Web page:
One of the great advantages of Napa is that the restaurants are within walking distance of the Inn. Allegria is a lovely Italian restaurant built into an old bank, with a private room called The Vault (because it was!- but don’t ask to be sat there if you get claustrophobic or worry about the vault door shutting) that requires reservations in advance. The other advantage of Allegria is that it is dog-friendly with an outdoor patio for canine lovers. The food is good and the ambience is inviting. They sent out a little appetizer of deep fried mozzarella with a tomato sauce that was just lovely (we have free appetizer cards available). I ordered the beef carpaccio and was not disappointed. It was a perfect beginning to my main course which was a soft polenta topped with portabello mushrooms and a lovely tomato sauce. Jamie enjoyed the linguine with seafood, and my nephew and niece enjoyed the mussels and clams as an appetizer (indeed delicious, as I snuck a bite…or two…or maybe even three); and one of them asked for the pollo ripieno, a stuffed chicken breast, and the other wanted a pasta dish from the child’s menu but in adult portion and they were kind enough to accommodate (always a plus in my book). We weren’t going to order dessert but couldn’t resist the homemade spumoni ice cream (yes, an absolute must if you go), the brownie pie (rich and delicious), and the tiramisu (I’ve never seen a piece so large). We enjoyed a lovely Sequoia Grove Cabernet with dinner and all of us were happy and satisfied with the meal when we left.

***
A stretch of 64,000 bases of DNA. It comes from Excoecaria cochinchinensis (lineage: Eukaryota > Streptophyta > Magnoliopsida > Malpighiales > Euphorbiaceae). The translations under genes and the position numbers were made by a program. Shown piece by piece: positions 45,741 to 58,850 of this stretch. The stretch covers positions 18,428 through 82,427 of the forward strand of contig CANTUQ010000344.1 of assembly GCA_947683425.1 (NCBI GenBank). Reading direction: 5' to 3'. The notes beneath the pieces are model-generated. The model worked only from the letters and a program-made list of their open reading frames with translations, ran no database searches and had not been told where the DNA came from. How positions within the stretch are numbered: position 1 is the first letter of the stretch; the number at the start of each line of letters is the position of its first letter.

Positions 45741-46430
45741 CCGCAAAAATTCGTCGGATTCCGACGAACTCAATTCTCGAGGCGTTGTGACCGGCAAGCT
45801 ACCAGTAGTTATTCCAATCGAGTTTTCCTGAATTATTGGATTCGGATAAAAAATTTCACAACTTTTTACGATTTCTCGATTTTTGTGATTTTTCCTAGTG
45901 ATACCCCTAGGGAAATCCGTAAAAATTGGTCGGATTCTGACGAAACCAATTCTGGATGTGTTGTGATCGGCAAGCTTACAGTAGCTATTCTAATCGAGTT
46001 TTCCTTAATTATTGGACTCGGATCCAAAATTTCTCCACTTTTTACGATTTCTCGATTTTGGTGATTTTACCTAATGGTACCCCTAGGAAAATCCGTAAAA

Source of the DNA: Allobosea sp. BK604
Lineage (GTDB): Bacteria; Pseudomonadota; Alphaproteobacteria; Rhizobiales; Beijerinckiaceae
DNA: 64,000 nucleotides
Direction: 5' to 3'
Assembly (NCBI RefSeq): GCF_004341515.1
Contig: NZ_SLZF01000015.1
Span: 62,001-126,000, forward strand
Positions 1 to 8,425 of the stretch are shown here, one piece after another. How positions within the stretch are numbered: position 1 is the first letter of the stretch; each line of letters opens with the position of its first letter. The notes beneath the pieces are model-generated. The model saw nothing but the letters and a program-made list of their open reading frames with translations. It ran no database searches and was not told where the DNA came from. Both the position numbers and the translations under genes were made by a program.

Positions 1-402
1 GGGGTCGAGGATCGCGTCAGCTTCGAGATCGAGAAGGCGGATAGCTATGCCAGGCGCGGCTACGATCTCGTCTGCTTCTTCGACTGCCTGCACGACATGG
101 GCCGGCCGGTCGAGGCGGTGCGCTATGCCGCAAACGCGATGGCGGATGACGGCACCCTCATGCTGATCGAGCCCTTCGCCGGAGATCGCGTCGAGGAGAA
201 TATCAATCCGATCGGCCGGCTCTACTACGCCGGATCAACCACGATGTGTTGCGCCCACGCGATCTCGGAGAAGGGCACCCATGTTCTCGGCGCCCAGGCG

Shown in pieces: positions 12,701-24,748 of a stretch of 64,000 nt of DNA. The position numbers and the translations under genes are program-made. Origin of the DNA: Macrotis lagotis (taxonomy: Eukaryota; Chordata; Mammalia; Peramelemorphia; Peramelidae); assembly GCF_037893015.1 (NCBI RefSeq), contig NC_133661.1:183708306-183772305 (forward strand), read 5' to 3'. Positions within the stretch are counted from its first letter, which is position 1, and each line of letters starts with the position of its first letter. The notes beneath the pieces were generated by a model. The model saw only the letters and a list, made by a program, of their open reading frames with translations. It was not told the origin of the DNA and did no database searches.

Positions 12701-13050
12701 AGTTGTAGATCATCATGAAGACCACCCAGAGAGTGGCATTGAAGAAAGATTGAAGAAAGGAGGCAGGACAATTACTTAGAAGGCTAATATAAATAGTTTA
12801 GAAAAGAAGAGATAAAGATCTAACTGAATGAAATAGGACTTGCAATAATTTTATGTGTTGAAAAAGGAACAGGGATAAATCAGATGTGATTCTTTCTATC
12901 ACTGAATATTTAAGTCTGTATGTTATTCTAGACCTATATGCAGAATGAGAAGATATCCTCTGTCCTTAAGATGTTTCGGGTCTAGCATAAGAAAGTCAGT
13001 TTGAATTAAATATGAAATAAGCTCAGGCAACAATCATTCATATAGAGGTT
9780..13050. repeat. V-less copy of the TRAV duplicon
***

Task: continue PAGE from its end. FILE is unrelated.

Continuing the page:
Walking into a cave that has been hand-dug by Chinese immigrants in the late 1800′s is just the beginning of your experience at Schramsberg Vineyards. Looking at the pickaxe marks still etched into the wall gives you a greater appreciation for how far back the caves were dug with no technology, but just the backs and hands of human beings. The property is beautiful and is soaked with history as you learn about these immigrants, the original owner and how he came to purchase the property, and how Jack London’s writing was influenced by the time he spent there.As you turn the corner you see a wall of bottles lying on their sides, stacked in perfect formation. The real secret, though, is just how deep that wall of bottles is, and then to turn and look at all the walls surrounding you and realize just how much sparkling wine is sitting around you waiting to be opened. In case of nuclear attack I know where I’m headed. The tasting takes place in the cave and that is the other gift of this tour. A sampling of various types of sparkling wine from low to mid to high range. With each sip comes an explanation from the pourer of why the wine is made a particular way, what they were trying to achieve, and a listing of what foods would go well with each bottle. After 90 minutes you will feel much better educated about “champagne” or “sparkling wine” as we call it here in the U.S. and have had an experience of cave tours like no other in the Valley. Reservations are required.